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Tamasya di Istanbul

Mosque
“İstanbul's most photogenic building was the grand project of Sultan Ahmet I (r 1603–17), whose tomb is located on the north side of the site facing Sultanahmet Park. The mosque's wonderfully curvaceous exterior features a cascade of domes and six slender minarets. Blue İznik tiles adorn the interior and give the building its unofficial but commonly used name. With the mosque's exterior, the architect, Sedefkâr Mehmet Ağa, managed to orchestrate a visual wham-bam effect similar to that of nearby star Aya Sofya's interior. Its curves are voluptuous; it has six minarets (more than any other mosque at the time it was built); and its courtyard is the biggest of all of the Ottoman mosques. The interior has a similarly grand scale: the İznik tiles number in the tens of thousands; there are 260 windows; and the central prayer space is huge. To best grasp the mosque's design, enter the complex via the Hippodrome rather than from Sultanahmet Park. Once inside the courtyard, which is the same size as the mosque's interior, you'll appreciate the building's perfect proportions. The mosque is such a popular attraction that admission is controlled in order to preserve its sacred atmosphere. Only worshippers are admitted through the main door; visitors must use the south door (follow the signs). The mosque is closed to nonworshippers during the six daily prayer times: two hours before dawn, dawn, midday, afternoon, sunset and right before the last light of the day.”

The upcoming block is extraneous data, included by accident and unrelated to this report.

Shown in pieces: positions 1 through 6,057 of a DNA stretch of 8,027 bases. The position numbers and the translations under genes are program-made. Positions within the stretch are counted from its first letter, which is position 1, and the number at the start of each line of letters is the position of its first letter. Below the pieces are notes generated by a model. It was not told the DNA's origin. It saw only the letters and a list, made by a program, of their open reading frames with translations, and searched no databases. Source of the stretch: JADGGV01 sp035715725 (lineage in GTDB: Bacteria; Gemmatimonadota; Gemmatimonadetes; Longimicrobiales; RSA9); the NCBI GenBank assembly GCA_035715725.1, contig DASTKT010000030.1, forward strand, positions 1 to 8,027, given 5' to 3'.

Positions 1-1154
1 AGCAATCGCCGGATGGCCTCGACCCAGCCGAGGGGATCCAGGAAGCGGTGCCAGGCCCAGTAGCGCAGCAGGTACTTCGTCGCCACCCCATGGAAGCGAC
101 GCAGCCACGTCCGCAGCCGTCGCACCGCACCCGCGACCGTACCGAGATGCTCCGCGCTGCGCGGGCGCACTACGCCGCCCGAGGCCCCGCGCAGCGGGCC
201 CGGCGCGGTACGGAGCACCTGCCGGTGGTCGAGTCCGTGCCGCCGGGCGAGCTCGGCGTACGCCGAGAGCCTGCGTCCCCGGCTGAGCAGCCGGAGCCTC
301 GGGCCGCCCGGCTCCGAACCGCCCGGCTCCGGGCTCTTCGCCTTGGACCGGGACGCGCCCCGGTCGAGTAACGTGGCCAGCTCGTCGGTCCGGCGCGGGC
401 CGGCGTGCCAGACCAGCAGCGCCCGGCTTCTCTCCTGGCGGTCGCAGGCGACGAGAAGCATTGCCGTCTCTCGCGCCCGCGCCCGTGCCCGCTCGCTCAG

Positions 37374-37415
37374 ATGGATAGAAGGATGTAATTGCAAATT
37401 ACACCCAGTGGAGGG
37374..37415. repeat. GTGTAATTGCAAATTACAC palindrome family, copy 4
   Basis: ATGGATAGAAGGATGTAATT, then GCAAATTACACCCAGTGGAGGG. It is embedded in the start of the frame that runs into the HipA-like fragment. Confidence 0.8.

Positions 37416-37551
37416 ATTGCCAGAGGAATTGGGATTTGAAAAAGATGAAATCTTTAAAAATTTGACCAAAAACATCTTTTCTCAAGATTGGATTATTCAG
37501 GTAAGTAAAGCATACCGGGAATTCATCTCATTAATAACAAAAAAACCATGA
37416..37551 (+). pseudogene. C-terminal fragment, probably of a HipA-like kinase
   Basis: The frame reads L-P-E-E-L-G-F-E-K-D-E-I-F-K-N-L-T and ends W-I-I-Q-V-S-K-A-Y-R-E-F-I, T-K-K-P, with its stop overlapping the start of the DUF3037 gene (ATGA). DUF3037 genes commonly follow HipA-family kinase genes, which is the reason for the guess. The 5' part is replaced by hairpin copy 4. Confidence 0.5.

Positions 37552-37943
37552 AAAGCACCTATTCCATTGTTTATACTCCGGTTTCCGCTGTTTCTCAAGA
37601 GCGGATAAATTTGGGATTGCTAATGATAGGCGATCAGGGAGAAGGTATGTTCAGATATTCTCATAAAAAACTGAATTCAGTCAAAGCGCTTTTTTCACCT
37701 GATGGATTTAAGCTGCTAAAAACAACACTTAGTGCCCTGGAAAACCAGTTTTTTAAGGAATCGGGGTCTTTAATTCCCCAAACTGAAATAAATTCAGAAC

112rekomendasi lokal
Situs Bersejarah
“The colourful and chaotic Grand Bazaar is the heart of İstanbul's Old City and has been so for centuries. Starting as a small vaulted bedesten (warehouse) built by order of Mehmet the Conqueror in 1461, it grew to cover a vast area as lanes between the bedesten, neighbouring shops and hans (caravanserais) were roofed and the market assumed the sprawling, labyrinthine form that it retains today.When here, be sure to peep through doorways to discover hidden hans, veer down narrow lanes to watch artisans at work and wander the main thoroughfares to differentiate treasures from tourist tack. It's obligatory to drink lots of tea, compare price after price and try your hand at the art of bargaining. Allow at least three hours for your visit; some travellers spend three days!”